Histiocytic disorders that can occur in children include Langerhans'-cell histiocytosis, non-neoplastic histiocytic disorders, including familial hemophagocytic lymphohistiocytosis and the infection-associated hemophagocytic syndrome, and metabolic storage diseases. Langerhans'-cell histiocytosis is a neoplasm of the Langerhans' cells that has protean clinical manifestations. Common clinical findings include lytic bone lesions, dermatitis, organomegaly, lymphadenopathy, fever, weight loss, chronic otitis media, and diabetes insipidus. Disseminated disease is seen in young children but is unusual at this patient's age. The absence of these typical clinical findings, along with evidence of a bone infarct, makes Langerhans'-cell histiocytosis very unlikely. Patients with familial hemophagocytic lymphohistiocytosis may present with infiltrative hepatosplenomegaly, but most often they present (earlier in life than the child in this case) with rapid clinical deterioration, including fever, wasting, and skin rash, irritability, and central nervous system findings. Likewise, the infection-associated hemophagocytic syndrome usually follows a viral process, involves fever and pancytopenia, and usually occurs in the setting of immunodeficiency, which does not seem to be present in this case.

Hepatosplenomegaly is a common feature in many metabolic storage diseases, ranging from sphingolipidosis to mucopolysaccharidosis. A smaller number of metabolic disorders are associated with bone pain or, as it is often called, bone crisis. The combination of hepatosplenomegaly and bone pain is unique and is a feature of Gaucher's disease. Gaucher's disease is a lysosomal glycolipid-storage disease characterized by the accumulation of glucocerebroside in various tissues as a result of a deficiency in the enzyme beta-glucosidase. There are three forms of Gaucher's disease. The most common form, non-neuronopathic (or type I) disease, involves the progressive engorgement of macrophages over time, a process that results in organomegaly, bone marrow infiltration, and damage to the bones, which may lead to infarction or fracture. Children with this form of Gaucher's disease are healthy in the first few years of life; hepatosplenomegaly then gradually develops over the course of several years. Splenomegaly is usually more prominent than hepatomegaly, but there is notable heterogeneity in the clinical manifestations of Gaucher's disease.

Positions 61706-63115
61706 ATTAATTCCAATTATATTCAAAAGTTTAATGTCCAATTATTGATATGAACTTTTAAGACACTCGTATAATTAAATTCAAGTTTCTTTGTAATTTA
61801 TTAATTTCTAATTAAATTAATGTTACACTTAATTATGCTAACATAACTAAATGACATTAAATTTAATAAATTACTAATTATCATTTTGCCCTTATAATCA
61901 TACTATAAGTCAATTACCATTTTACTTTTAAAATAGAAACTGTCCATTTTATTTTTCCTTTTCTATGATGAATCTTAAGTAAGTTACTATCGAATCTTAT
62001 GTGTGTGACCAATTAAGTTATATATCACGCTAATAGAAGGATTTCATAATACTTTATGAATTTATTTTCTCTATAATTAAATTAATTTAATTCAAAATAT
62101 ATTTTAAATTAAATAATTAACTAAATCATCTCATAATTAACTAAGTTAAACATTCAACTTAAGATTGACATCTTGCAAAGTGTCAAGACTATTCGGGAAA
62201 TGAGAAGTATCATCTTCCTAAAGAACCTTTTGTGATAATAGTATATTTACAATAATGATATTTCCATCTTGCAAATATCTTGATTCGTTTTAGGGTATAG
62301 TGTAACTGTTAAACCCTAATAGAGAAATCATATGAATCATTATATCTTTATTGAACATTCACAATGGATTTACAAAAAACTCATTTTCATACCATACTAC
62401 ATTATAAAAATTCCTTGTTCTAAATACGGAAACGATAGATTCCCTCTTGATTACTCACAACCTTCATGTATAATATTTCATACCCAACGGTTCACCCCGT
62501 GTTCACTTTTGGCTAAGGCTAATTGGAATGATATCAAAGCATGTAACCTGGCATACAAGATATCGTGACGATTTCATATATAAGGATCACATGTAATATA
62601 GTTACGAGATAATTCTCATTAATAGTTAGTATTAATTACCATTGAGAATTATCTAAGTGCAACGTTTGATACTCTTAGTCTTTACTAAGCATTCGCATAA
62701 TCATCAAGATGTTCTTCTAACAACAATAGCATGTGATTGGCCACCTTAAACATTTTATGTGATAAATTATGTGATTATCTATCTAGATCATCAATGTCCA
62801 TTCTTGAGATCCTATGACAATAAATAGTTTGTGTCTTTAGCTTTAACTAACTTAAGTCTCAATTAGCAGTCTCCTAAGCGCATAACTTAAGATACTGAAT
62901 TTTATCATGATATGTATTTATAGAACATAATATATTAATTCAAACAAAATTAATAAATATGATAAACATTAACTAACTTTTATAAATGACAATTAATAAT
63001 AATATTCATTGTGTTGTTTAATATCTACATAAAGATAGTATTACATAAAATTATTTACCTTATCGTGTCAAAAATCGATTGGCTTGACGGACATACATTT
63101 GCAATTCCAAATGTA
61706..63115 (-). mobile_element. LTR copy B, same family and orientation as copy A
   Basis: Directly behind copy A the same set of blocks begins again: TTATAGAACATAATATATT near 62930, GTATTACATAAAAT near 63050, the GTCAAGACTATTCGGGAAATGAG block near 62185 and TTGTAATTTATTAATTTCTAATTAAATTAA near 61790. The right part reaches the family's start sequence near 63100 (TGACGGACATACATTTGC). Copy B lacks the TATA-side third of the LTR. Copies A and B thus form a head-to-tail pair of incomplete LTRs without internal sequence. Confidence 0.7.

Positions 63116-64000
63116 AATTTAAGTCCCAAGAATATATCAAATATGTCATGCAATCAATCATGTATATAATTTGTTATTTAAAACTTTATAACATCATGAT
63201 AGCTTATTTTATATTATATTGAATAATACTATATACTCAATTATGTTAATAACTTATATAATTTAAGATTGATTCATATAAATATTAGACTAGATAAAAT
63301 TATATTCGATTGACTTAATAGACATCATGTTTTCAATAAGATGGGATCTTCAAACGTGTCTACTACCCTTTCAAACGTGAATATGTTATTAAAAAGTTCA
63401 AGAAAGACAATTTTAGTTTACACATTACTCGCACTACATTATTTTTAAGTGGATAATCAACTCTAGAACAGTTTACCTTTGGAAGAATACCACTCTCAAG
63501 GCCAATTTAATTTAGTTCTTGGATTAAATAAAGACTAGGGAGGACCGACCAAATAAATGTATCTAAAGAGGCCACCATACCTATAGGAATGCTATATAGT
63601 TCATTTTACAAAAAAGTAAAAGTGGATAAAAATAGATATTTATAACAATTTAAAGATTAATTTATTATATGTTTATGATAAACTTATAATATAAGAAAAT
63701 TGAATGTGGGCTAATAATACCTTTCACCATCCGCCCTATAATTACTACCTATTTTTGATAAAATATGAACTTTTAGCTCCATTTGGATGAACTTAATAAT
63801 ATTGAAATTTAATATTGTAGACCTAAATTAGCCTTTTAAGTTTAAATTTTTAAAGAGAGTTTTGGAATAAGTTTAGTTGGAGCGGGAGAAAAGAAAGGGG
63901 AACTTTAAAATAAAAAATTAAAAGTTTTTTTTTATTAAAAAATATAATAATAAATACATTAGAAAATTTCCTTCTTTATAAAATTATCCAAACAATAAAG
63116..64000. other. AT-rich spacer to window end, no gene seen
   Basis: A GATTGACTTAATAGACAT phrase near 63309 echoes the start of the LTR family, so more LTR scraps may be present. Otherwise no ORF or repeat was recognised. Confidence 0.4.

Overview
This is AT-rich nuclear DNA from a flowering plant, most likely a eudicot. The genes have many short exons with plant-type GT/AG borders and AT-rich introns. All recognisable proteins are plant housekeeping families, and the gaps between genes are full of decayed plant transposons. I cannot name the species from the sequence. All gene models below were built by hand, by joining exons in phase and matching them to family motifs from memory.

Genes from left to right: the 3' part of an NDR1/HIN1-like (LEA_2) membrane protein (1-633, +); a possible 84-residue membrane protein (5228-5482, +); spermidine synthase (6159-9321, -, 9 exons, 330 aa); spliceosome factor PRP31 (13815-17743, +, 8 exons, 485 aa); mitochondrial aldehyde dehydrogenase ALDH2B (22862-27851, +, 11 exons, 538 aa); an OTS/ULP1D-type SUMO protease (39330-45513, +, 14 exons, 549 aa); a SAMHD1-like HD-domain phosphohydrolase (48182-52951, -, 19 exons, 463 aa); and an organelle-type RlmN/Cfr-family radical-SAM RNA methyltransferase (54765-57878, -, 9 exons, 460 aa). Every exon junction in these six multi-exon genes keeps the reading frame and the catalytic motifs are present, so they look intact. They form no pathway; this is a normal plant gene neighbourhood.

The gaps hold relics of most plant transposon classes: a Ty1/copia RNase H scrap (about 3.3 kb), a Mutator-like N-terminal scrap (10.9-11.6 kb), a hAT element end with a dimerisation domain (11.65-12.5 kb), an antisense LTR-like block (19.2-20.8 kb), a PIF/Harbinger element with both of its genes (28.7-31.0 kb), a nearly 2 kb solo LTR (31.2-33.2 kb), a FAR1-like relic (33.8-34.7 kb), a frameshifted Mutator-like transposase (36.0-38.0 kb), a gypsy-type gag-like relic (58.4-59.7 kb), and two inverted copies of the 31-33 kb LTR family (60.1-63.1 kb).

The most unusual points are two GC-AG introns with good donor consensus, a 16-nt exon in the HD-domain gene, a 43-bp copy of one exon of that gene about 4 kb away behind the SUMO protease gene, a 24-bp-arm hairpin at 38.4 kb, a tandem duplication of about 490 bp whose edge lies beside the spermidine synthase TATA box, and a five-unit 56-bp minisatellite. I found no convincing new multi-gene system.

Bone involvement is present in nearly all patients and typically occurs after visceral disease. The classic Erlenmeyer-flask deformity, a common radiographic finding, is caused by medullary expansion and remodeling of the distal femur due to the accumulation of histiocytes. Patients usually have episodic, painful bone crises, which have a predilection for the femoral head and sometimes are misdiagnosed as Legg–Calvé–Perthes disease.

Erlenmeyer flask deformity of the distal

These bone crises result from ischemia and infarction due to progressive marrow infiltration with enlarging storage cells. This patient's current episode of leg pain, as well as the episode one year earlier, represents a bone crisis that is fairly typical of Gaucher's disease. Classic features of bone crisis in Gaucher's disease include fever, leukocytosis, an increased erythrocyte sedimentation rate, and absence of tracer uptake on bone scans (i.e., "cold" bone scans). Patients with Gaucher's disease are at increased risk for malignant hematologic tumors that may cause bone pain, but such tumors tend to occur much later in life and typically show increased tracer uptake on bone scans.


In addition to hepatosplenomegaly and bone pain, this patient had a three-year history of epistaxis. Bleeding, particularly epistaxis, is common in patients with Gaucher's disease and is usually the result of thrombocytopenia due to hypersplenism. Qualitative defects in platelet function and decreased levels of several coagulation factors have also been described in patients with this disease.